Flexible work arrangements are also important to employees, with over two-thirds reporting that both their direct manager (73 percent) and company leaders (70 percent) are supportive of it.

The C-suite and HR leaders concede that they do not foresee a “gig economy” – short-term contracts or freelance work – to have a major impact on their business in the next two-year span.

– Prepared by Naina Mishra of Newsgram, Twitter: Nainamishr94

 

 

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Despite Diplomacy China And Vietnam Are On Regular Crash Over Sea

Anti-China sentiment runs high among regular Vietnamese citizens too, and the government can tap into that when it needs a shot of public support.

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A fishing boat is seen during the low tide at the beach in Thanh Hoa province, Vietnam June 4, 2018. VOA

A capsized Vietnamese fishing boat that Hanoi says was hit by a Chinese vessel in contested waters is the latest in what scholars call a string of often unreported maritime mishaps between the two sides despite official efforts to get along.

The fishing boat carrying a crew of five capsized on March 6 near the Paracel Islands, a group of South China Sea islets claimed by both countries but controlled by China.

The National Committee for Incident-Natural Disaster Response and Search and Rescue in Hanoi says a Chinese vessel rammed the boat near Discovery Reef due east of Vietnam and southwest of Hong Kong, according to the news website VnExpress International. Another Vietnamese fishing boat rescued the crew, the report says. China rejects blame for the mishap.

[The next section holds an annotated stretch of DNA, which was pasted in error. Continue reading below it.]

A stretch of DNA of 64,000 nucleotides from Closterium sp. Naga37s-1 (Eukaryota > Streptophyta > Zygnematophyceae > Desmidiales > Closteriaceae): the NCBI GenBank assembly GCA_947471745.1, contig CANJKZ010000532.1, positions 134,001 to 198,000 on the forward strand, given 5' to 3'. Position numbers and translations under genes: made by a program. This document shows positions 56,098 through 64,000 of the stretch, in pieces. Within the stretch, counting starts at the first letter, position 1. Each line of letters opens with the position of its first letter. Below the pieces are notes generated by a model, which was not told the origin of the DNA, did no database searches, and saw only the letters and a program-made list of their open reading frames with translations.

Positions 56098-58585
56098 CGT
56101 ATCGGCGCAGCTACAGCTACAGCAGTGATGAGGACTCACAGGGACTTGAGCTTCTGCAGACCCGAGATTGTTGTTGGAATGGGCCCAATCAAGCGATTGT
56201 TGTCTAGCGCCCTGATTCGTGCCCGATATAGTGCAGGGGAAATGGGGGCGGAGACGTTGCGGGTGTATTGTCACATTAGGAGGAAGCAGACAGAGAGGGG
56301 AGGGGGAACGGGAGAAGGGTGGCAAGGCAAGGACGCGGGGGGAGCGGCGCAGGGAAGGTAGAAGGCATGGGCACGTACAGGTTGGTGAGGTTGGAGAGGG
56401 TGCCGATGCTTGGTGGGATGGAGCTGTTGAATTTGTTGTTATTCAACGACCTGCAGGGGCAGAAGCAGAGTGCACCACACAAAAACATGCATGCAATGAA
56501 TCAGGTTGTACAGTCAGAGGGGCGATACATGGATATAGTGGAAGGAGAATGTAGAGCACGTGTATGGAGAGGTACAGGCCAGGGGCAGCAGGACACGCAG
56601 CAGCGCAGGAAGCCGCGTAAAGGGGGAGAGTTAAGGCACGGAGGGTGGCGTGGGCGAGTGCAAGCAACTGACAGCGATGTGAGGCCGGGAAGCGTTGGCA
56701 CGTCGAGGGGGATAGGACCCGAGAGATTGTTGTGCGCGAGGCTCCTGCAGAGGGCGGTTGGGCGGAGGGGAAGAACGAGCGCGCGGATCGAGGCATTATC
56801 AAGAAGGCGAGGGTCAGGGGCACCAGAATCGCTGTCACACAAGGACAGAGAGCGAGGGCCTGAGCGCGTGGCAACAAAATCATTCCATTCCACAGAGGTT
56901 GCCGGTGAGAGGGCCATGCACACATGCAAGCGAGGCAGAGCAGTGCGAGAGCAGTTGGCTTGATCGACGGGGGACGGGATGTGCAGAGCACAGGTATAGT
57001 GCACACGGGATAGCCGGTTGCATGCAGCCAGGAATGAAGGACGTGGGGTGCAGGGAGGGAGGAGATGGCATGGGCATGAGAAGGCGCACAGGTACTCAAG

Although the capsized boat is the biggest publicized incident at sea since a May 2014 mass boat ramming incident, Asian maritime scholars call it one in a series.

“This matter is not a special matter,” said Huang Kwei-bo, vice dean of the international affairs college at National Chengchi University in Taipei. Each side stands ready to repel the other, he said, meaning ultimately boat crews get hurt.

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China and Vietnam are the two most outspoken rival claimants to parts of the 3.5 million-square-kilometer sea that stretches as far south as the island of Borneo. VOA

“More or less, these things have happened before. Normally you’ll see when relations are good, these things are covered up but when they’re not, the incidents are made bigger,” Huang said.

Maritime clashes, diplomatic repair work

China and Vietnam are the two most outspoken rival claimants to parts of the 3.5 million-square-kilometer sea that stretches as far south as the island of Borneo. The two communist neighbors also fought a land border war in the 1970s, causing long-term distrust between governments.

China and Vietnam got into two landmark, deadly naval clashes, in 1974 and 1988, over control of the sea that’s prized for fisheries as well as fossil fuel reserves. The 2014 boat-ramming incident followed the placement of a Chinese oil drilling rig in the South China Sea.